Steps to use distro Centos 9 Stream on RPI4
CentOS 9 stream is out, with native aarch64 ISO, but it doesn’t directly support rpi4, which is an annoyance. With a bit of fiddling, it can be made to work nicely.
I didn’t find any articles about it yet, so here is the necessary flow.
1. Start the CentOS 9 Stream ISO download going
It’s 6.5GiB so best to get that started first.
wget -O c9.iso "https://mirrors.centos.org/mirrorlist?path=/9-stream/BaseOS/aarch64/iso/CentOS-Stream-9-latest-aarch64-dvd1.iso&redirect=1&protocol=https"
2. Use the latest eeprom bootloader on the rpi4
Download rpi-imager, on Fedora at least this is actually available as a distro package. It automates getting the latest bootloader and creates a bootable SD image that flashes your rpi4 with it.
A sacrificial SD card is needed, if you only have one RPi4 to do, it can be the same one you will put CentOS on later. If you have a few RPi4 or expect to get more, you probably want to dedicate an SD card for this so you can later avoid having to repeat all this and just boot the Rpi with it one time to update the EEPROM as needed.
- insert a sacrifical SD card in your development machine
- Select “Operating System” pulldown
- “Misc utility images”
- SD Card Boot (assuming that’s your usual boot pattern)
- Select “Storage” pulldown
- Select the destination SD Card
- remove the card
Boot the Rpi4 one time using this card, it will flash the EEPROM to the latest bootloader.
3. Use the RPI4-aware UEFI “Firmware”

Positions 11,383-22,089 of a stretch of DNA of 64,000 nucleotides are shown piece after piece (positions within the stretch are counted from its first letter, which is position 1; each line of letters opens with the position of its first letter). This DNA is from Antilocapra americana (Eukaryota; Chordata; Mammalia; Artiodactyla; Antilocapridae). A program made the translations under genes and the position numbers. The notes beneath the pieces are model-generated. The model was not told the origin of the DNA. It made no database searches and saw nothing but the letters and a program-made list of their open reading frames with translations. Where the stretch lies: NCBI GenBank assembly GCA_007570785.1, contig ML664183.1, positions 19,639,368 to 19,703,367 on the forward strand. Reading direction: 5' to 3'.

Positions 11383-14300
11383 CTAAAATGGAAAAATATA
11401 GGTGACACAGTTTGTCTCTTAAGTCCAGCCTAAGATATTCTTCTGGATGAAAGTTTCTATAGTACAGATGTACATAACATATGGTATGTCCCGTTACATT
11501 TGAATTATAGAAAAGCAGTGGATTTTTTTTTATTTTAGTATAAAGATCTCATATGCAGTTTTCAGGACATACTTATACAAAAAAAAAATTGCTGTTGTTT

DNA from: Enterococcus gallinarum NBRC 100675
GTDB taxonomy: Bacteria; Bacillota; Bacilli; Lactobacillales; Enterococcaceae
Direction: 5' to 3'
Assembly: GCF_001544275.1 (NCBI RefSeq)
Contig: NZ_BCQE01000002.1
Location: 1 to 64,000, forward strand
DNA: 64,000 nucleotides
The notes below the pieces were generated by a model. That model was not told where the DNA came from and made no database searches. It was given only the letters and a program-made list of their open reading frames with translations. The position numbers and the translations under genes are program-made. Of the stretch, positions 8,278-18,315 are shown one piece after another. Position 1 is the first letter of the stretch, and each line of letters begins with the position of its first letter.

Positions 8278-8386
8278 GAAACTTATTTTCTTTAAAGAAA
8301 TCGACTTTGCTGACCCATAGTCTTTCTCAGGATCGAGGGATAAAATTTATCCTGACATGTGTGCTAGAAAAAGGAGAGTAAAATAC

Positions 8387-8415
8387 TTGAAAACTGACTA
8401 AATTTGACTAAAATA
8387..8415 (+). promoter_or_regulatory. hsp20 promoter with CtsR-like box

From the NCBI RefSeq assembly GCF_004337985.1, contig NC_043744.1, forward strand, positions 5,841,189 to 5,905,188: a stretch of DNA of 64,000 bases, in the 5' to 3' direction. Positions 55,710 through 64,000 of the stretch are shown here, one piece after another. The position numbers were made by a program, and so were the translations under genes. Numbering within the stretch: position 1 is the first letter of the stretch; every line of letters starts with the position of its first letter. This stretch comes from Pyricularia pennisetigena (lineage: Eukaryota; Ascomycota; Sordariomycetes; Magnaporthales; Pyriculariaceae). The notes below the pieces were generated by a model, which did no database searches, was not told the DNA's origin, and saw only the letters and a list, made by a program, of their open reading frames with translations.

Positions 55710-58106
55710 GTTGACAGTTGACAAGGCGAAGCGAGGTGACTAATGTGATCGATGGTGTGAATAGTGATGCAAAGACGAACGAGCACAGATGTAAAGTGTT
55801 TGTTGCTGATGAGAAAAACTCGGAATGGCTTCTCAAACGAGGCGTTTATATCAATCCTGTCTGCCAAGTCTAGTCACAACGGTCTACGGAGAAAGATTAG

We have to go a little “off-piste”, but not much. The issue is that the boot flow special requirements for rpi4 bootloads is not handled by CentOS out of the box. So we need to own the first partition and put RPi-aware UEFI pieces in there, and later tell CentOS it can have the rest of the SD card. CentOS gets the situation (once we tell it at install time later) and it will all fly well.
- insert the sd card intended for the install in your development box
fdisk /dev/<device>, eg,
pto double-check you are looking at the expected device
- delete any existing partitions (d 1, d 2) etc
- add a new p1 with
n, set size to
t 0cto set the type to FAT32
partprobeto make sure we re-read the new partition table
mkfs.vfat /dev/sda1to format our new partition
sudo mount /dev/sda1 /mnt
- Browse here to see the newest available UEFI firmware
RPi4_UEFI_Firmware_vX.YZ.zipand unzip it
- Copy the unzipped files into your partition
sudo cp -rp RPi4_UEFI_Firmware_vX.YZ/* /mnt
- sudo umount /mnt
- remove the sd card and plug in the RPi4
UEFI is kind of awful, but it does impose some order on the boot flow rather than an increasing amount of random SBC flows to support, and lets us more or less look like a PC install. As part of that, it wants to use ACPI instead of DT to start the kernel, but that works on upstream kernels nowadays… I don’t think it’s what we would be using if we could do it over, but that’s how it is.
4. Copy the ISO on to a USB stick
- insert your USB stick that will hold the Centos ISO image
- check with
dmesg | tailwhat sdX your USB device is using
- check with